Rabbinical court forbids Haredim from investing in Israeli companies
Badatz ruling explains that buying shares makes the investor a partner in firm that may violate Sabbath or use inappropriate advertising.
Will the Haredi (ultra-Orthodox ) community stop making direct investments in the Tel Aviv Stock Exchange? According to a new ruling by the Badatz - a rabbinical court whose rulings are observed by a significant portion of the Haredi community - ultra-Orthodox Jews must not invest in the shares of Israeli companies, even in those owned by Orthodox businessmen such as Lev Leviev, Shaya Boymelgreen and Motti Zisser.
The ruling explained that buying shares makes the investor a partner in the company. But most publicly-traded companies, it said, are involved in some way in violating halakha (Jewish law ) - for instance, by violating the Sabbath or by inappropriate advertising - and a Haredi Jew must not be a partner in such an enterprise.
"The various investment instruments, especially the pension and provident [funds], are full partners in investments that involve Torah prohibitions: that earn yields from profits [generated] by selling on Shabbat, which the malls run roughshod over; from the products of factories that operate on Shabbat and Yom Kippur; from [television] channels that are full of filth; and from obscene advertising," explained a booklet put out by the Badatz. "You and I are unwitting partners in all of these."
The booklet offers Nochi Dankner's IDB Holdings as an example.
"If you invested in this holding company, which may appear to be a worthy holding company that promises a handsome yield, you have become partners in several hundred of its subsidiaries, which produce its hefty profits. These include the Nesher cement company, which officially operates and manufactures mountains of cement on Shabbat - and even on Yom Kippur, heaven preserve us; the Maman cargo terminal at Ben-Gurion Airport, which operates on Shabbat as if it were a weekday ... Even 'innocent' shares such as the Darban land development company owns a mall that operates on Shabbat, and Bank Leumi is a partner in the Fox fashion chain. Even Strauss shares include branches of the Coffee ToGo cafe chain, which operates on Shabbat."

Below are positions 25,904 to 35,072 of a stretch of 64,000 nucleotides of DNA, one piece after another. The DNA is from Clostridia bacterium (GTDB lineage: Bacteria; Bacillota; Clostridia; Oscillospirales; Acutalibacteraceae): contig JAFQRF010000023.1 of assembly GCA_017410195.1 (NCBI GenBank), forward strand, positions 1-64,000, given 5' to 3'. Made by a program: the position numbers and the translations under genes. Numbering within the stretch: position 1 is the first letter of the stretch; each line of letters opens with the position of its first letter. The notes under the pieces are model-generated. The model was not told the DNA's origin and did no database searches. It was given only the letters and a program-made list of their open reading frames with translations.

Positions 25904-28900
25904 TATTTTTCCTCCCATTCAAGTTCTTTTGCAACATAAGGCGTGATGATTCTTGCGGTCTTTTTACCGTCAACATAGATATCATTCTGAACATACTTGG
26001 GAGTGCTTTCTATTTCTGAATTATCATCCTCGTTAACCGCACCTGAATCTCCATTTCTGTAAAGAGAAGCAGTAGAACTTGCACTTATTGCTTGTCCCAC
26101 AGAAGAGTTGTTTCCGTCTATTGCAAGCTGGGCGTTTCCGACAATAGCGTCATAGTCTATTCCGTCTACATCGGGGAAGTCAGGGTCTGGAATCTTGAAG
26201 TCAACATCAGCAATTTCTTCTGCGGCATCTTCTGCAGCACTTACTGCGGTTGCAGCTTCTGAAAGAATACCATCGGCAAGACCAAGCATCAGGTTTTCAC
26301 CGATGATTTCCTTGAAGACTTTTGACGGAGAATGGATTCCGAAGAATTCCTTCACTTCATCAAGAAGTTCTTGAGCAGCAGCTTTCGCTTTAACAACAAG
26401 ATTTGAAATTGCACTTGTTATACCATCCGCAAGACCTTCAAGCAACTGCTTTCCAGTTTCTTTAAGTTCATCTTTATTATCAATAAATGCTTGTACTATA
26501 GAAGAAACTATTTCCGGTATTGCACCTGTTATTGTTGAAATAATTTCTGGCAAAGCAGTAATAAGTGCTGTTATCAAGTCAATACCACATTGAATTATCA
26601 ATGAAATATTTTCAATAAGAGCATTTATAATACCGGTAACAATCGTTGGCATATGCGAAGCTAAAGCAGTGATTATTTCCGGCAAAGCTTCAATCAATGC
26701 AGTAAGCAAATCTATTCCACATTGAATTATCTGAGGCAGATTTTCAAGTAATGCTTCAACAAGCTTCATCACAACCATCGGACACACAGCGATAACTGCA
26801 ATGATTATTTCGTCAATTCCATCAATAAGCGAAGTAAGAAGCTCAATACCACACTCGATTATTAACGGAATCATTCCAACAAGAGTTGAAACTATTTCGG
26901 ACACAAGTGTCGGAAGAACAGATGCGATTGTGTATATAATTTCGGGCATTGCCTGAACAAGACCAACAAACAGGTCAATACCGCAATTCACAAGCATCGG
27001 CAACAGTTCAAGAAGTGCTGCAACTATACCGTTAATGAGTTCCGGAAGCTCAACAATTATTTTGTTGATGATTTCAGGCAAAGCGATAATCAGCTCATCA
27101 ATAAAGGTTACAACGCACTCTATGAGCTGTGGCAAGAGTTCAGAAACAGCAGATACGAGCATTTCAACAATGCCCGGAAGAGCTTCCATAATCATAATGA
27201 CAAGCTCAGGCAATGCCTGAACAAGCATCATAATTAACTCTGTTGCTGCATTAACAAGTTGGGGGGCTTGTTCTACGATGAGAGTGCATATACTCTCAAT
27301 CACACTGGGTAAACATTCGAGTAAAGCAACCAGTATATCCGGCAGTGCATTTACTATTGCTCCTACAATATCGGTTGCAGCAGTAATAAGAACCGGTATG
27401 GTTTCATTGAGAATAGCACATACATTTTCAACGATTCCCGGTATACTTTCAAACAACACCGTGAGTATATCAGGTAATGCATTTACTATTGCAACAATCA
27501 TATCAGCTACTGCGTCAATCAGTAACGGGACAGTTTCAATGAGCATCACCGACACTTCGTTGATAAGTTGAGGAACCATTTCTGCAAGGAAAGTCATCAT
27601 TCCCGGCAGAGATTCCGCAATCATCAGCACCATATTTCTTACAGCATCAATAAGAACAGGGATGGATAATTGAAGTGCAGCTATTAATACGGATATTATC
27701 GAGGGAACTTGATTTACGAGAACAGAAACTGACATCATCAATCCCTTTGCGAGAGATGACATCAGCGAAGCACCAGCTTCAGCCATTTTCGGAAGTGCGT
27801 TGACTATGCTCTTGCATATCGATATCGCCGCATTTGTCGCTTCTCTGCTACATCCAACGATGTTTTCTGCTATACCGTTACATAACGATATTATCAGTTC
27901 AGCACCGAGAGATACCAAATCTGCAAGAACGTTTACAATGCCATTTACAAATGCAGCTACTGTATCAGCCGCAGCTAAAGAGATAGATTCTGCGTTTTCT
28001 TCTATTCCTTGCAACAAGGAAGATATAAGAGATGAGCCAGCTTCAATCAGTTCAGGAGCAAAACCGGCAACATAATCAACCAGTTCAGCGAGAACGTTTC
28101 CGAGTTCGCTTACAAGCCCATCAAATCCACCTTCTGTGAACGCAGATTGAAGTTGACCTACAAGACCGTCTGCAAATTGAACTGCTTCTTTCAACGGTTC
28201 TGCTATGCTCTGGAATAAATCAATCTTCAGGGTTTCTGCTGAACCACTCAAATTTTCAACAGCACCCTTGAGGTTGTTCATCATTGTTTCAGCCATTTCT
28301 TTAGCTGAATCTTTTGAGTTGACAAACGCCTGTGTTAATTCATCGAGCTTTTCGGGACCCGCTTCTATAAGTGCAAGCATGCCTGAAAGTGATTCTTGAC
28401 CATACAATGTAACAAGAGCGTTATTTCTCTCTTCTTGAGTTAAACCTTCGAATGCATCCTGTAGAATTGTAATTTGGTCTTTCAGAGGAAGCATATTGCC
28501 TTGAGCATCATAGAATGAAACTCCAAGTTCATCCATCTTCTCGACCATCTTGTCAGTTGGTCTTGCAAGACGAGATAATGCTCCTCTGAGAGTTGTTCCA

The Badatz also forbade its adherents to invest in what have been the hottest shares on the bourse over the past two months - the gas and oil exploration companies - because they continue drilling on Shabbat.
The Badatz's financial investment supervisory committee was set up about two years ago to grant ultra-Orthodox "kashrut" certificates to financial instruments. The committee's rabbis sat down and tried to find a formula that would permit investments in the shares of companies that operate according to halakha.
But now, the rabbis have reached the radical, sweeping conclusion that there can be no investment whatsoever in shares, because almost every publicly-traded company has halakhic problems.
However, the Badatz does permit investments in exchange-traded funds that track the indexes, or bonds that receive halakhic approval. The Harel, Ayalon and Phoenix insurance groups and the Excellence Nessuah investment house, among others, are already devising such investment instruments.
According to a survey conducted by the ultra-Orthodox department of the McCann-Erickson advertising agency, 42% of Israel's 50,000 Haredi households deposit an average of NIS 825 a month in savings plans. That means the community's total investable savings come to some NIS 500 million a year.
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